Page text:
Jenny’s Story: An Elephant’s Life and Death ‘Working’ in the Circus

Published by Danny Prater.

PETA recently learned that an elephant named Jenny died last year, near the end of a grueling tour with the Carden International Circus. Like most other elephants used in traveling acts, she was abducted from her mother and wild home as a baby. She spent the rest of her life forced to endure heavy chains and dark trailers and being carted to different cities in order to perform dangerous and often painful tricks under the threat of pain and punishment.

The significant toll that this treatment took on Jenny’s body was especially evident in the last year of her life. Just months before her death, she was seen hobbling along under the weight of eight riders all at once (plus the heavy ride saddle) at a Shrine circus performance in Michigan produced by the notorious Carden family. Although she appeared barely able to walk, a handler forced her to move by pulling on her sensitive trunk and repeatedly poking her chin with a bullhook—a sharp weapon resembling a fireplace poker used to beat elephants during training. Months after the footage below was captured, she reportedly fell and was injured during another Shrine circus performance in Wisconsin.

Had Jenny been allowed to enjoy a more natural existence—one in which she wasn’t forced to perform ridiculous tricks or arduous tasks like using her body to prop up a trailer when it was stuck in the mud on the side of a highway—she may have lived for another decade or more. But she never got a “retirement.”

For others like her, it’s not too late.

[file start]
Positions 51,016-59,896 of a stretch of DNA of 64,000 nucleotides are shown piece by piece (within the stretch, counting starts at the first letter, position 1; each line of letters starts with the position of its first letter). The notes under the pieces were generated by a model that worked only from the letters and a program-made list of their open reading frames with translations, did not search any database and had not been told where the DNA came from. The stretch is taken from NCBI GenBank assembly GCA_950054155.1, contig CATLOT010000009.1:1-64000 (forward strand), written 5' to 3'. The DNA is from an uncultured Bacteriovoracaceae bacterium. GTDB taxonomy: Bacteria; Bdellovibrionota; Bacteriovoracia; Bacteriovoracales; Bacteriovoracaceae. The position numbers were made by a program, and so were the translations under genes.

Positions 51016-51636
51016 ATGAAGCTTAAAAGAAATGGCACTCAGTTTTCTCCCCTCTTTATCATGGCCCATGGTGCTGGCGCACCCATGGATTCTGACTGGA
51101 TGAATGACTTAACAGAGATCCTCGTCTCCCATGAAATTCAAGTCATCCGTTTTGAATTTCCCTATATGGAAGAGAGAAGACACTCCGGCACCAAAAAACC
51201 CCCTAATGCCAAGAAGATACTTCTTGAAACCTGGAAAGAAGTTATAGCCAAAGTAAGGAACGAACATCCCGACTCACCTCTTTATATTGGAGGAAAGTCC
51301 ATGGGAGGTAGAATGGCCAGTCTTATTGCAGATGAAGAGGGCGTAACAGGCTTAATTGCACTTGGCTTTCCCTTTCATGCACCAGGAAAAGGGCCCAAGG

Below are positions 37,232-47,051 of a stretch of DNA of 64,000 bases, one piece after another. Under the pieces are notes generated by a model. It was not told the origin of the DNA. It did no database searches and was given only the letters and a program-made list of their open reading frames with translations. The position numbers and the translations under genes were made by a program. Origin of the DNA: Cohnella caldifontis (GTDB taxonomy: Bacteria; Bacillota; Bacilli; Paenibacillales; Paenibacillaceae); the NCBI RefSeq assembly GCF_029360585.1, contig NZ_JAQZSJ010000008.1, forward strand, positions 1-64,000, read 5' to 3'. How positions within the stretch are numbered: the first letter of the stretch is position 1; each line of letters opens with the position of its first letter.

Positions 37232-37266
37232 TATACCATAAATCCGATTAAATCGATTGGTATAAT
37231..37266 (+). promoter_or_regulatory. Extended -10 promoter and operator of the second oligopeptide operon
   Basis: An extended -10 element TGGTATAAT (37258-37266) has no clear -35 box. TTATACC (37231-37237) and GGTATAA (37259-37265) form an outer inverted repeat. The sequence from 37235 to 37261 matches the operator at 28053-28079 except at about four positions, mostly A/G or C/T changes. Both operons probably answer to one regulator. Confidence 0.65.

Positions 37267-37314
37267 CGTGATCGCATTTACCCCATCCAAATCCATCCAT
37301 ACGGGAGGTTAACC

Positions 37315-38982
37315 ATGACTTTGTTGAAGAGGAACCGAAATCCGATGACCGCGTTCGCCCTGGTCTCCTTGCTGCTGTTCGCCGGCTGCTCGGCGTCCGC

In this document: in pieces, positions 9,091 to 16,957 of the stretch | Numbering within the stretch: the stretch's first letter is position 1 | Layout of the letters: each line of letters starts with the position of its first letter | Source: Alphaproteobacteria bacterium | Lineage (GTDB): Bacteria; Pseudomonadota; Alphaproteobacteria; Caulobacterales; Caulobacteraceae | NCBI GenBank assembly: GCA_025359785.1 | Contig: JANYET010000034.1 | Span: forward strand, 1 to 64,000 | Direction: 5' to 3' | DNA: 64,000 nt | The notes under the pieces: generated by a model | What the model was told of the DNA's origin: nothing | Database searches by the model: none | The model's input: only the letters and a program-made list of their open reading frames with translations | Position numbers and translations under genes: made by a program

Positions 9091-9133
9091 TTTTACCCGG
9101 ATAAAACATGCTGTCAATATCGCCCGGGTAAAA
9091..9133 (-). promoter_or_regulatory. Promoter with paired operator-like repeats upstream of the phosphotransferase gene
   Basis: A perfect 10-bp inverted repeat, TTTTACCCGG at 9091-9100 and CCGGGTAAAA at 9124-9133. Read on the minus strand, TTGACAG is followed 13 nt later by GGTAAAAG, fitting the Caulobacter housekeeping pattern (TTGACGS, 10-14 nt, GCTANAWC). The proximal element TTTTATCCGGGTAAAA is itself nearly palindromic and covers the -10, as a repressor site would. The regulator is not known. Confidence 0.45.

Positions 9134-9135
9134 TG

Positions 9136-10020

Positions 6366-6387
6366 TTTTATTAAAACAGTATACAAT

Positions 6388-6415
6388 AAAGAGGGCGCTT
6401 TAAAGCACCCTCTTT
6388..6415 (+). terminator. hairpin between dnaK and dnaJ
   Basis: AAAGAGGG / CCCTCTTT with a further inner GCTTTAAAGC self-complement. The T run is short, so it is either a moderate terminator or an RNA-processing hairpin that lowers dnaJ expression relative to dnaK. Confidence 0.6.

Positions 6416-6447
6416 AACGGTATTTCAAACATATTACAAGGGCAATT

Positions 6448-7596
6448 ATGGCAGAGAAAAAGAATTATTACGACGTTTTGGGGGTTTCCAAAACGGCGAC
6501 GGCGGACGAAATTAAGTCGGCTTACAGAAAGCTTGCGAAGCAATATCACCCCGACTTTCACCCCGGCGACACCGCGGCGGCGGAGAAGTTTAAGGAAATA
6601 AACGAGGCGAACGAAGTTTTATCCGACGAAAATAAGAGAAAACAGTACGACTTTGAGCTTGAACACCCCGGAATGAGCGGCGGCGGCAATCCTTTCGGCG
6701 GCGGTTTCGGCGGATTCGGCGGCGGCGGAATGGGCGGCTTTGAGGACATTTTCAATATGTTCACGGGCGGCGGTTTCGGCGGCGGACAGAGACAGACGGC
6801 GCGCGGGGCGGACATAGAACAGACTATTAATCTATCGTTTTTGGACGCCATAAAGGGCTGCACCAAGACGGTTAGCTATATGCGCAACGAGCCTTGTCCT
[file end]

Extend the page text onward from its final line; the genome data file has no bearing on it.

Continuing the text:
What You Can Do

Carden International Circus is one of several similarly named companies—all run by members of one family—that exploit elephants, camels, and other animals for its cruel acts. Carden family members have lengthy histories of violations of the federal Animal Welfare Act, including failing to provide an elephant who had open wounds with proper veterinary care.

costumed PETA tigers protest animal circus acts

Today, opposition to the use of animals for entertainment is stronger than ever before. Take, for example, how after 146 years of cruelty and exploitation, Ringling Bros. and Barnum & Bailey Circus shut down, citing the public’s changing attitude toward circuses that use animals. PETA and compassionate people everywhere will keep the pressure on all circuses that continue to use animals. You can join the effort.

Please help other elephants used for entertainment before it’s too late:

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 Ingrid E. Newkirk

“Almost all of us grew up eating meat, wearing leather, and going to circuses and zoos. We never considered the impact of these actions on the animals involved. For whatever reason, you are now asking the question: Why should animals have rights?” READ MORE

— Ingrid E. Newkirk, PETA President and co-author of Animalkind